Rocky Mountain High

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"Rocky Mountain High"
Rocky Mountain High - John Denver.jpg
Single by John Denver
from the album Rocky Mountain High
ReleasedOctober 30, 1972
FormatVinyl record
RecordedAugust 1972
GenreFolk rock, country folk, soft rock
LabelRCA Records
Songwriter(s)John Denver, Mike Taylor
Producer(s)Milt Okun
John Denver singles chronology
"Please, Daddy"
"Rocky Mountain High"
"Sunshine on My Shoulders"
Audio sample
"Rocky Mountain High"
Music video
"Rocky Mountain High" (audio only) on YouTube

"Rocky Mountain High" is a folk rock song written by John Denver and Mike Taylor about Colorado, and is one of the two official state songs of Colorado.[1][2] Recorded by Denver in 1972, it went to #9 on the US Hot 100 in 1973. (The song also made #3 on the Easy Listening chart and was played by some country music stations) and was ranked as the No. 29 song for 1973. Denver told concert audiences in the mid-1970s that the song took him an unusually long nine months to write. On April 10, 2017, the song was certified Gold by the Recording Industry Association of America for sales of 500,000 digital downloads.

Members of the Western Writers of America chose it as one of the Top 100 Western songs of all time.[3]

Background and writing[edit]

"Rocky Mountain High" is primarily inspired by John Denver's move to Aspen, Colorado three years before its writing and his love for the state. The seventh stanza makes a reference to destruction of the mountains' beauty by commercial tourism. The song was considered a major piece of 1970s pop culture and became a well-associated piece of Colorado history.

The song briefly became controversial that year when the U.S. Federal Communications Commission was permitted by a legal ruling to censor music deemed to promote drug abuse. Numerous radio stations cautiously banned the song until Denver publicly explained that the "high" was his innocent description of the sense of peace he found in the Rockies. In 1985, Denver testified before Congress in the Parents Music Resource Center hearings about his experience:

This was obviously done by people who had never seen or been to the Rocky Mountains, and also had never experienced the elation, celebration of life or the joy in living that one feels when he observes something as wondrous as the Perseid meteor shower on a moonless, cloudless night, when there are so many stars that you have a shadow from the starlight, and you are out camping with your friends, your best friends, and introducing them to one of nature's most spectacular light shows for the first time.[4]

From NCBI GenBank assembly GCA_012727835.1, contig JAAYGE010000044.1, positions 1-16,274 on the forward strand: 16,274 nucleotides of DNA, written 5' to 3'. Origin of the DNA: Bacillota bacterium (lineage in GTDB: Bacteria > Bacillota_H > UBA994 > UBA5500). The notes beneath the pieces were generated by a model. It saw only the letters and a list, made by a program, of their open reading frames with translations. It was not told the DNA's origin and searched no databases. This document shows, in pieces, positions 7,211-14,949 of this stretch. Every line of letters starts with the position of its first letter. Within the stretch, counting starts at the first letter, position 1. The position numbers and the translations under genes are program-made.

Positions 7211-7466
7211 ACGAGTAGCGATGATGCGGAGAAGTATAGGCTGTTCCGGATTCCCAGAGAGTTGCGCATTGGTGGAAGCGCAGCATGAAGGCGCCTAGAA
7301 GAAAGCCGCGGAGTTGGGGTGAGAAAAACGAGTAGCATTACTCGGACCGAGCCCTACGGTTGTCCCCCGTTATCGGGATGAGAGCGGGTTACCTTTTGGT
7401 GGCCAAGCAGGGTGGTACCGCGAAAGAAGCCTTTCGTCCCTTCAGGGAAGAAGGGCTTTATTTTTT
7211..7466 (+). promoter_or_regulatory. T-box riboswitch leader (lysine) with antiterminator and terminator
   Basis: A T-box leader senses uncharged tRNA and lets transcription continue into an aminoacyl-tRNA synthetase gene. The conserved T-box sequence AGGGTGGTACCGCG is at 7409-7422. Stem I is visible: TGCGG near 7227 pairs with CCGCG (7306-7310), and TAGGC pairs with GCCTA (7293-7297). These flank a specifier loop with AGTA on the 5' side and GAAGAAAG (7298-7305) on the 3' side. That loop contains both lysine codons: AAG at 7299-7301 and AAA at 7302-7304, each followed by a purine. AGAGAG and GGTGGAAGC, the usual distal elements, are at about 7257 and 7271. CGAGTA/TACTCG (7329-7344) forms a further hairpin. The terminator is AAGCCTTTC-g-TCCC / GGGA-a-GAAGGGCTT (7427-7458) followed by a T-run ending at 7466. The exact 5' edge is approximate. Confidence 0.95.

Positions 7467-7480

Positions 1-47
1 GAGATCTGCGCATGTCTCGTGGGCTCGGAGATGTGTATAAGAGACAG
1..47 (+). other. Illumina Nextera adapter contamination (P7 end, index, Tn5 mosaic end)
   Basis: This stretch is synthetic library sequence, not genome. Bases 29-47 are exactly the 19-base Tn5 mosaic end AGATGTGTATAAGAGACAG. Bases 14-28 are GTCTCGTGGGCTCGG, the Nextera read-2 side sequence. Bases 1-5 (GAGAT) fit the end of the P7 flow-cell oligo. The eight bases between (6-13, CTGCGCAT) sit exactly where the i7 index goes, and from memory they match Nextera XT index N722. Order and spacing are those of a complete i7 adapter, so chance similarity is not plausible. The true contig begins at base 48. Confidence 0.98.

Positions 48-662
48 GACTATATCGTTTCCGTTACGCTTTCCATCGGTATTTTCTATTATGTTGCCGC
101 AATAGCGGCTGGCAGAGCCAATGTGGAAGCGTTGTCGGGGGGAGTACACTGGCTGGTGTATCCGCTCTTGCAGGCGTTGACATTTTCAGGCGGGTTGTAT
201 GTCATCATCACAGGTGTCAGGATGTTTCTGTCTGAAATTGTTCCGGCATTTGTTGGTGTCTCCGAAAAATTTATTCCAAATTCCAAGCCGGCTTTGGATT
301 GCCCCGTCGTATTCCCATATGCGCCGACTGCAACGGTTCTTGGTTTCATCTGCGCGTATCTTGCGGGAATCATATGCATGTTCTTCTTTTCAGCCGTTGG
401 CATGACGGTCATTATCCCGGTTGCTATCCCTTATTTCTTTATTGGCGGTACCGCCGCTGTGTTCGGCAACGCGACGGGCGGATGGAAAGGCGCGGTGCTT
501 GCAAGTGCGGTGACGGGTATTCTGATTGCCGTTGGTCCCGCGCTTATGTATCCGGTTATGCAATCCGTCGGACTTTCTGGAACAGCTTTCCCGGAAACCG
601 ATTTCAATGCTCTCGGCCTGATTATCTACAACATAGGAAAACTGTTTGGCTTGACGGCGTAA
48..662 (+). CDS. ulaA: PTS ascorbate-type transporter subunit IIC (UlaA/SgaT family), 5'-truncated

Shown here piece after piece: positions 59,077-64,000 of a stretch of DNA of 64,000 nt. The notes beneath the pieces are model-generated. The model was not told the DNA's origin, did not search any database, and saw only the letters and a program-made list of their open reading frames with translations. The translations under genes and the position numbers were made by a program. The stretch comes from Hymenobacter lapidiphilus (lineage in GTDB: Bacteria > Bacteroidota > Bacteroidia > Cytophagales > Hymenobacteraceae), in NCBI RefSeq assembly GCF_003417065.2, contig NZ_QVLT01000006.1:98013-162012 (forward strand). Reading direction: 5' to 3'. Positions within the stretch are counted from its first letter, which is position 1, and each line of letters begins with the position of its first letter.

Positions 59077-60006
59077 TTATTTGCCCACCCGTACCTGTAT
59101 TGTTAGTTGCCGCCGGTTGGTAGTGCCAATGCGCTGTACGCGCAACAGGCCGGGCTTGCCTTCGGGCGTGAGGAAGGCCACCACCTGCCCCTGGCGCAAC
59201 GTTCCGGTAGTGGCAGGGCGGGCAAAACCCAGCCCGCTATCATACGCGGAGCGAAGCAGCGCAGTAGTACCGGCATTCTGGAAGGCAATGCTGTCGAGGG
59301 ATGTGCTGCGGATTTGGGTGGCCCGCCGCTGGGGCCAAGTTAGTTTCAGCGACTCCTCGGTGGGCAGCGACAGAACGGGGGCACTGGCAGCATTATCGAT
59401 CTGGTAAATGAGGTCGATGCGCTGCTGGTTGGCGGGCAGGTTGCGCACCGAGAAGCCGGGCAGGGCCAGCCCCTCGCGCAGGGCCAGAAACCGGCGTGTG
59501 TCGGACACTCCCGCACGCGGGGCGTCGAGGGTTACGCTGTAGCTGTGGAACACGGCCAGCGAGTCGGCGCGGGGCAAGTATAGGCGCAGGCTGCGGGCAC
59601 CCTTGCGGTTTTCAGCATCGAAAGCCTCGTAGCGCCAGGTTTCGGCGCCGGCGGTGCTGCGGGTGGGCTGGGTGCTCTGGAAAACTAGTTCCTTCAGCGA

In popular culture[edit]

After years as an unofficial anthem for Colorado, on March 12, 2007, the Colorado General Assembly made "Rocky Mountain High" one of two official state songs, sharing the honor with "Where the Columbines Grow".[1]

In late 2007, the John Denver Sanctuary drew some controversy after the last lines of the song were removed from the "Rocky Mountain High" stone.[5]

The song was used as a warning for death in the 2000 film Final Destination, which revolves around the aftermath of an aviation accident, referencing Denver's death in a plane crash. The song appears numerous times throughout the film as a motif for foreshadowing death.

In his 1996 HBO special Back in Town, comedian George Carlin talks about sanctioning off the state of Colorado as a permanent prison farm for drug addicts and alcoholics, saying "this is the real Rocky Mountain High!"

The song was indirectly referenced in the movie Dumb and Dumber. In the movie, the character Harry (played by Jeff Daniels) comments on the rockiness of what they thought was the Rocky Mountains, before Lloyd (played by Jim Carrey) remarks "I was thinking the same thing. That John Denver is full of shit, man," seconds before they realize they went the wrong direction, towards the wheatfields of Iowa and Kansas.

Snowmass ski resort, near Aspen, named a run "Rocky Mountain High" in honor of John Denver.

Chart performance[edit]

Chart (1972–73) Peak
Australia (Kent Music Report) 39
Canada Top Singles (RPM)[6] 8
Canada Adult Contemporary (RPM)[7] 2
US Billboard Hot 100[8] 9
US Adult Contemporary (Billboard)[9] 3
US Cash Box Top 100[10] 7


  1. ^ a b Brown, Jennifer (March 12, 2007). ""Rocky Mountain High" now 2nd state song". The Denver Post. Retrieved August 29, 2018.
  2. ^ "State Songs". Retrieved August 29, 2018.
  3. ^ Western Writers of America (2010). "The Top 100 Western Songs". American Cowboy. Archived from the original on 10 August 2014. Cite uses deprecated parameter |deadurl= (help)
  4. ^ Eric D. Nuzum, Parental Advisory: Music Censorship in America, Harper (2001). ISBN 0-688-16772-1
  5. ^ Agar, Charles (October 13, 2007). "It's 'Rocky Mountain (expletive deleted), Colorado'". The Aspen Times. Archived from the original on February 23, 2012. Retrieved October 25, 2018. Cite uses deprecated parameter |deadurl= (help)
  6. ^ "Top RPM Singles: Issue 4256." RPM. Library and Archives Canada. February 10, 1973.
  7. ^ "Top RPM Adult Contemporary: Issue 4272." RPM. Library and Archives Canada. February 24, 1973.
  8. ^ "John Denver Chart History (Hot 100)". Billboard. Retrieved March 19, 2015.
  9. ^ "John Denver Chart History (Adult Contemporary)". Billboard. Retrieved March 19, 2015.
  10. ^ Cash Box Top 100 Singles, March 10, 1973

External links[edit]